Gir forest hosts about 300 species of birds among them main attractions are Asian paradise flycatcher, Tickell's blue flycatcher, white-eye, common and Marshal’s iora, black-naped monarch, white-browed fantail, red-headed (king) vulture, oriental honey-buzzard, Scop's owls, mottled wood owl, nightjars and many more
A Gir National Park Safari
Kamleshwar Dam: Crocodiles
Kamleshwar Dam, often termed as “the lifeline of Gir”. You can step up at the watchtower and capture a panoramic view of the forest and tribal villages. It is also a good spot to see the Mugger crocodiles.
Maaldharis Nes: Where Lions Are Part of Village Culture
Unlike other big cats, lions are social animals and they have proved to be social with the people of Gir as well. They reside within the local communities of Kathiyawar called Maaldharis. The unique bond between the man and animal is seen here in the region with high tolerance of the animals and of the community as well. (The villagers have) affection and cultural reverence towards the majestic cats.
The Maaldharis, living in the Gir region with their old profession of milk and cattle still have their homes called Nes inside the sanctuary area. But lions rarely kill cattle like cows and buffalos. Although people over there make fences of dried branches (as) a sort of boundary for lions.
There are cases that people ( villagers) are going walking and (the) lion doesn’t do any harm to them and people go to their farm at night for watering plants and lions do stay there also.
Sometimes they behave as friends as their existence (the lions) makes their farm safe from other animals, like deer, who destroy their vegetation by eating (it).
DEVALIYA PARK: The Gir Interpretation Zone
Devaliya Safari Park also known as Gir Interpretation Zone - Devaliya, is the establishment of particular eco-tourism zone to reduce (the) overload of tourists from Gir Forest Visit and to provide whole wildlife of Gir at (a) single place in safe habitats.
This Interpretation Zone comprises of 412 ha chain link fenced area which is regarded as ‘Gir in a nutshell’ covering all habitat types and wildlife of Gir. The basic aim of creating this facility is to provide an opportunity of viewing lions and other animals in their natural habitat within a short period of time at cheaper rates. Gir Interpretation Zone is 12kms from Gir Sanctuary.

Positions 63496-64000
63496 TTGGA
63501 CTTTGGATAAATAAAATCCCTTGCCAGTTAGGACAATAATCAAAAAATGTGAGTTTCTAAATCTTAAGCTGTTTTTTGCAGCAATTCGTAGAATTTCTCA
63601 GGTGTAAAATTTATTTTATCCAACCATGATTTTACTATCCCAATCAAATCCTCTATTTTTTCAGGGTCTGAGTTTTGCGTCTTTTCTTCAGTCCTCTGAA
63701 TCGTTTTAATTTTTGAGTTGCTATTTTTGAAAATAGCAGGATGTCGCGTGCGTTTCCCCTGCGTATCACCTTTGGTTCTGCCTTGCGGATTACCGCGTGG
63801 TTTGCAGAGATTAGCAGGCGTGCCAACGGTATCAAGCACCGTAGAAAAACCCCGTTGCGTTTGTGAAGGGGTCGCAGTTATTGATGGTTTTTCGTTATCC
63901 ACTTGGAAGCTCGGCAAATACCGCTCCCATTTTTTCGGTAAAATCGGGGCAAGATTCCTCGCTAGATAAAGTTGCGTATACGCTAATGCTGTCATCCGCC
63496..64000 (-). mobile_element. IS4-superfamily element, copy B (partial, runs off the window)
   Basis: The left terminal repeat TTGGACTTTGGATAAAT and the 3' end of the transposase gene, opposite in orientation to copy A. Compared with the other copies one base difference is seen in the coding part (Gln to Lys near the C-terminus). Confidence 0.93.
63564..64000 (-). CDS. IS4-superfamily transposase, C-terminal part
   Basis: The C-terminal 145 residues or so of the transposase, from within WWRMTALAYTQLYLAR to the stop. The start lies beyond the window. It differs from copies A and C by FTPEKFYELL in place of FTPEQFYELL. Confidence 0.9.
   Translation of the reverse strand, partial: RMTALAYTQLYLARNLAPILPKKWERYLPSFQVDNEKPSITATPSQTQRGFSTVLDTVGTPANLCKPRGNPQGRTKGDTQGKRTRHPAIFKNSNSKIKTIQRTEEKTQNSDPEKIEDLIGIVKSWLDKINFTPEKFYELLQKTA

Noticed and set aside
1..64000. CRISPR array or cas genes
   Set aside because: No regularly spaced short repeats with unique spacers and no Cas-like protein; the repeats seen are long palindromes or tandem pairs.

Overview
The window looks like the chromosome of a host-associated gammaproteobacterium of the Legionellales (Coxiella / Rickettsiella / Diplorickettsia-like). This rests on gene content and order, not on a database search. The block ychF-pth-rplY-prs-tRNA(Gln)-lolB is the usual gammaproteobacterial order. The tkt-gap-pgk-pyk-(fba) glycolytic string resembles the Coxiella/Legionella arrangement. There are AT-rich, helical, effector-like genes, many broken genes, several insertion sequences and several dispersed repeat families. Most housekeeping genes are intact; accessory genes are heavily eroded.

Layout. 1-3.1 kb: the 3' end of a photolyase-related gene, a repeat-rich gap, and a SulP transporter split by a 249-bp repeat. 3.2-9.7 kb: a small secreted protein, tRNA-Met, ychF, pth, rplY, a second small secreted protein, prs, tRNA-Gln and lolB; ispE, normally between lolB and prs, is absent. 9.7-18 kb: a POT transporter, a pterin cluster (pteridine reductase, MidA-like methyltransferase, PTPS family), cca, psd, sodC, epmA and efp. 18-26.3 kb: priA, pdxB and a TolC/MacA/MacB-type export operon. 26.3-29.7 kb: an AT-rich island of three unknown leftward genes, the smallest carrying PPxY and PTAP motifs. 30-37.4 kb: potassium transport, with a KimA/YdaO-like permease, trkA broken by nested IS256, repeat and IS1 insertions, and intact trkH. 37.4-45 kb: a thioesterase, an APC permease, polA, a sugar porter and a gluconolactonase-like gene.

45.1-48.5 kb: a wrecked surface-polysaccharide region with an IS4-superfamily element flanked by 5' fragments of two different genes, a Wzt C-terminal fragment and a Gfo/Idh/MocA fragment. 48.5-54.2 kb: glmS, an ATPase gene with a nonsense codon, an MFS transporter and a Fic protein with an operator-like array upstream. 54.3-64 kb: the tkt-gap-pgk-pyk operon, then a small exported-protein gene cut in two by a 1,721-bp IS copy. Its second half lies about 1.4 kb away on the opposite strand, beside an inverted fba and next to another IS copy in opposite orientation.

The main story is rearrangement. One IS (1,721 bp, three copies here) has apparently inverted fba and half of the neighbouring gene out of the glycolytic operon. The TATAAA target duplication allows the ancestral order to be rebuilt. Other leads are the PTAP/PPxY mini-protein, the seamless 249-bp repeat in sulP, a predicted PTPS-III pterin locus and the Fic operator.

Spotting a lion is guaranteed here because some 15-20 lions (approx.) roam around freely in this cordoned area. You can actually skip it if you had a good sighting during jeep safari as safari here will be in (a) bus but given that you have to be patient to spot a lion inside the national park itself, you may consider using this (the Interpretation Zone) as a backup if sighting lions in National Park was not fulfilled.
(Note: The Interpretation Zone is 12 km (7.4 miles) from Gir National Park. Open: 8AM to 11AM & 3PM to 5PM)
Which is the best season to visit Gir national park? Summer, From March to June, is the best season to spot lions.
The dry forest makes the forest less dense and hot weather makes lions move frequently towards water reserves. However, Gujarat tends to be very warm in summer. So, you can consider visiting Gir national park in winter also. Spotting chances are less but still good.
A good time to visit for birding is from December to February when many migrants can be seen. However, the hot months of May also show many resident species in breeding plumage and giving mating calls.
Note: National Park remains closed from 16th June to 15th Oct every year. This is the monsoon season, so lots of mud and water make tracks non-assessable. This is also the said to be the lion’s breeding season, so the government does not want to disturb them during this time.
Festival days like Diwali (the Festival of Light marking the Hindu New Year) and Janmashtami (Birth of Lord Krishna) (also) not the best time to visit due to heavy rush. (Note: These festival times are determined by the lunar calendar so the dates fluctuate from year to year)
Watch this preview of Nature's documentary, "The Wandering Lions of India" for more on the amazing human/predator partnership that is propelling the return of the last Asiatic lions.